When is a divorce in Texas final?
In Texas, a divorce is final when the judge pronounces that he or she “grants the divorce.” This pronouncement is made at a final hearing. However, a final hearing is not necessarily a contested hearing. Many cases settle out of court and all that is necessary is for one of the parties and his or her attorney to appear before the Judge with a signed agreement. That is called an “uncontested” divorce.
Is the Judge’s ruling at a Final Divorce Hearing in Texas binding?
Yes, the judge’s ruling at a final divorce hearing decides all issues (property division, child custody, child support, etc.) and grants the divorce. However, there are methods by which the judge’s decision on certain matters can be challenged, such as by requesting a new trial and ultimately filing an appeal. New trials are rarely granted, and a party can’t get a new trial just because they’re not happy with the outcome in court; as a result, requesting a new trial is usually just a preliminary step in appealing the judge’s decision. Appeals are very expensive and can take several years, so the vast majority of cases end when the judge rules. Furthermore, appeals are not an opportunity to retry the case to a different court. Rather, an appeal must point to specific legal errors that the judge made that are serious enough to be considered an “abuse of discretion.” Judges have broad authority in family law cases, which means it is usually difficult to win an appeal.
Child Custody & Child Support FAQs
How does a judge decide who gets custody of the children?
Judges make custody determinations based on the children’s “best interests.” In most cases, judges impose a standard possession schedule which is contained in the Texas Family Code (click here to view a standard possession schedule). The standard possession schedule affords both parents with frequent contact with the children, by alternating weekends, splitting holidays, and dividing up the children’s summer break. In some cases, the children are too young to spend large amounts of time away from the primary caregiver, or one of the parents has been shown to make poor parenting decisions. If this is the case, the judge can limit possession, impose a graduated schedule, or require visits to be supervised by the other parent or a third party. It is very rare for the judge to deny a party access to his or her children. When this happens, it’s usually because the parent’s actions have placed the children in serious danger.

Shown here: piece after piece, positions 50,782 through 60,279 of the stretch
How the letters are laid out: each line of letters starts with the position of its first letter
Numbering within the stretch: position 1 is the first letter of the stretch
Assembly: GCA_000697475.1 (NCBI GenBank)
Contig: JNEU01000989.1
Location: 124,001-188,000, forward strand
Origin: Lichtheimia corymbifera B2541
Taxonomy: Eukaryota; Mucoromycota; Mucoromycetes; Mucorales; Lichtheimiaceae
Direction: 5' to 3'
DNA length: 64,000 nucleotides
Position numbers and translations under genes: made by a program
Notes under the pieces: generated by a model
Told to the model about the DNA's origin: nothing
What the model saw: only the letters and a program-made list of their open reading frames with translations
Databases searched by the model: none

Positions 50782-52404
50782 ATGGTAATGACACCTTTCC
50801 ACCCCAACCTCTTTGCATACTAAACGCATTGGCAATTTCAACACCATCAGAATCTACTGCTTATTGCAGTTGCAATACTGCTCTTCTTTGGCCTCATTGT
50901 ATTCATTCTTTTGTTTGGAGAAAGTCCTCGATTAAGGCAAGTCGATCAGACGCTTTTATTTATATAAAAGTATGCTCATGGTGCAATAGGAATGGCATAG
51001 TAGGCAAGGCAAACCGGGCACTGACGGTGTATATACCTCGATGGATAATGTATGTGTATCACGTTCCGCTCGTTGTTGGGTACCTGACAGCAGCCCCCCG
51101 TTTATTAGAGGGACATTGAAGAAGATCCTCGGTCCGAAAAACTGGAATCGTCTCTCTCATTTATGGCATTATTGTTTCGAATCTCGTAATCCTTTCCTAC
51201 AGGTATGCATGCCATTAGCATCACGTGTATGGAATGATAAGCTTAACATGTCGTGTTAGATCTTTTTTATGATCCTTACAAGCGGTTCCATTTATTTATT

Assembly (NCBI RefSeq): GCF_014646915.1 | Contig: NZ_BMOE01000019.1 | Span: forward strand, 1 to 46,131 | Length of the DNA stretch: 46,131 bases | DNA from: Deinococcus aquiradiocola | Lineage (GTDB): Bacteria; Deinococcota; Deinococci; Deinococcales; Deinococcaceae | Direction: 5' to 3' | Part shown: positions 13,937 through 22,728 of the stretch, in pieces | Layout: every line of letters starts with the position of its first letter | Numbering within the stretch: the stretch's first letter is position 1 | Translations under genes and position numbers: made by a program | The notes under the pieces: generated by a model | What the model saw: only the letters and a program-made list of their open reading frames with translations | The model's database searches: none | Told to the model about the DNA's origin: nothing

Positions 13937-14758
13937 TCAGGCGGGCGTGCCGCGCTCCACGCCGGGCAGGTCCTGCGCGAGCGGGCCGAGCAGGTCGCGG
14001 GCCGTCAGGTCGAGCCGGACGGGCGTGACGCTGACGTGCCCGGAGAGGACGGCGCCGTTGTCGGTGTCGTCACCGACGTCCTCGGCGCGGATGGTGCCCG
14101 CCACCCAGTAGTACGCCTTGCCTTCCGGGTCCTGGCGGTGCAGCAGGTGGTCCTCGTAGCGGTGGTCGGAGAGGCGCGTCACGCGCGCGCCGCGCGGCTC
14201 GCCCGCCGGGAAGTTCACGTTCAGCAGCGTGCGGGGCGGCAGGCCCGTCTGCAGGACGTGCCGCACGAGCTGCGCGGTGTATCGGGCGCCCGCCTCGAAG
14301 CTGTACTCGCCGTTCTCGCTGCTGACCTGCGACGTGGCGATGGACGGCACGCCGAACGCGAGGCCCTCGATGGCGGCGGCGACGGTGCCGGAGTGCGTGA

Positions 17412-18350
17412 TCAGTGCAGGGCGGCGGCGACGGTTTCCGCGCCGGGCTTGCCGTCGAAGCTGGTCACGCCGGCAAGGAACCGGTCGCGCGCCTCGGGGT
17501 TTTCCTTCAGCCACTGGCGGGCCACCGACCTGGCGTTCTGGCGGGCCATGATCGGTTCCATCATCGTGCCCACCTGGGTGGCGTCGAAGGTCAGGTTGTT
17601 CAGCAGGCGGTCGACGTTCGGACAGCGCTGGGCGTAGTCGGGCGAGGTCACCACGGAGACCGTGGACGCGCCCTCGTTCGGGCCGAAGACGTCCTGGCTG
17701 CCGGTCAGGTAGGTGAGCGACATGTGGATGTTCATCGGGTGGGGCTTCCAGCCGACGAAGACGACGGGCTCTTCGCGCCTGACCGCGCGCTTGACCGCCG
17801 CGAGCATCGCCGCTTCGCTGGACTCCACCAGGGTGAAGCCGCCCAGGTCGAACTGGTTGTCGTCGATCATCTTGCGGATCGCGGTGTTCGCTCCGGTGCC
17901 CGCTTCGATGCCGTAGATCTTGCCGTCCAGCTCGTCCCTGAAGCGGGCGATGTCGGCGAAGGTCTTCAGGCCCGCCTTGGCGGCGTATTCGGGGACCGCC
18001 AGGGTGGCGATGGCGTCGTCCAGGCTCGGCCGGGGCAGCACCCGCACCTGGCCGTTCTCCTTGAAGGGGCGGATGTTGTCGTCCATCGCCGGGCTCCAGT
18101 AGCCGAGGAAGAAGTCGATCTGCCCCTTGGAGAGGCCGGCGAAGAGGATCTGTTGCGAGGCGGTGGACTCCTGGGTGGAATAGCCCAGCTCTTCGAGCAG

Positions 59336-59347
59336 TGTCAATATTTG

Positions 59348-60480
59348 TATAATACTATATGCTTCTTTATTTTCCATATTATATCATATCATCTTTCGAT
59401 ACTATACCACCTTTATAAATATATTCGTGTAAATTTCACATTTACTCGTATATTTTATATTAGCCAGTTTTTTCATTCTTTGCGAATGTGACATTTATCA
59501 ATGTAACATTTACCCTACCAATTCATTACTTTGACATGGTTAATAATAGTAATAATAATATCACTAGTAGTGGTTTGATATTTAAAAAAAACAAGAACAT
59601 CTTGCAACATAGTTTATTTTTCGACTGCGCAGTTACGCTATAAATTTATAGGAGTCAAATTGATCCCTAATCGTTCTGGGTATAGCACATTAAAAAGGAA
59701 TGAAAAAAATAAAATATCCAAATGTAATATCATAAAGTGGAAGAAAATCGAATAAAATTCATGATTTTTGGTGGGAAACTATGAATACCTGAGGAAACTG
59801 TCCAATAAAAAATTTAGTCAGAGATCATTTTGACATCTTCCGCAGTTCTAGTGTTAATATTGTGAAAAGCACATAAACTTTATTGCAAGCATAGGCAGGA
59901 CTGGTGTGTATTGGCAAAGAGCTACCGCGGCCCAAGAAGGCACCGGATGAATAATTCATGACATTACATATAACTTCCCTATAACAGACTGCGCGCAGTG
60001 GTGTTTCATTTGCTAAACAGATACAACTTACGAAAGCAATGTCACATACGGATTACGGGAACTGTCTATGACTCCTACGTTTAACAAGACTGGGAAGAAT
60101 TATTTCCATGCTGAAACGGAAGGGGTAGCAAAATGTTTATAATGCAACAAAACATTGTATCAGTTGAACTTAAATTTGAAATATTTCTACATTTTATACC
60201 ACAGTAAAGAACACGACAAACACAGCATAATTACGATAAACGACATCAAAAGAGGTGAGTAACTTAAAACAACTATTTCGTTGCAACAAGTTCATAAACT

How much will child support be?
Child support is calculated based on the paying party’s monthly net resources, and the number of children the party has an obligation to support. The Texas Family Code contains a tax chart for calculating net resources. The chart allows standardized deductions based on the paying party’s gross monthly income. The monthly net resources are multiplied by a percentage based on the number of children to be supported. For example, the percentage for two children is 25%. If the paying party’s monthly net resources total $3,000.00, the party would pay $750.00 per month in support ($3,000.00 x .25 = $750.00). If the paying party is also providing health insurance for the children, as is usually the case, the cost of health insurance is deducted from his or her net resources before applying the percentage. Finally, if the paying party has the legal obligation to support children who are not the subject of the pending lawsuit, the Family Code allows a child support discount based on the number of other children.
Equitable Distribution FAQs
Will the Judge divide our property 50/50?
Texas law instructs the judge to make a “just and right” division of the parties’ property, which really means the judge can divide the property however he or she thinks is fair. The judge considers factors such as the length of the marriage, fault in the divorce, amount of property, the ability of each spouse to earn money in the future, and many others to arrive at a “just and right” division. However, even though the law gives judges this discretion, as a general rule of thumb, it is very rare to see a property division any more disproportionate than 60/40.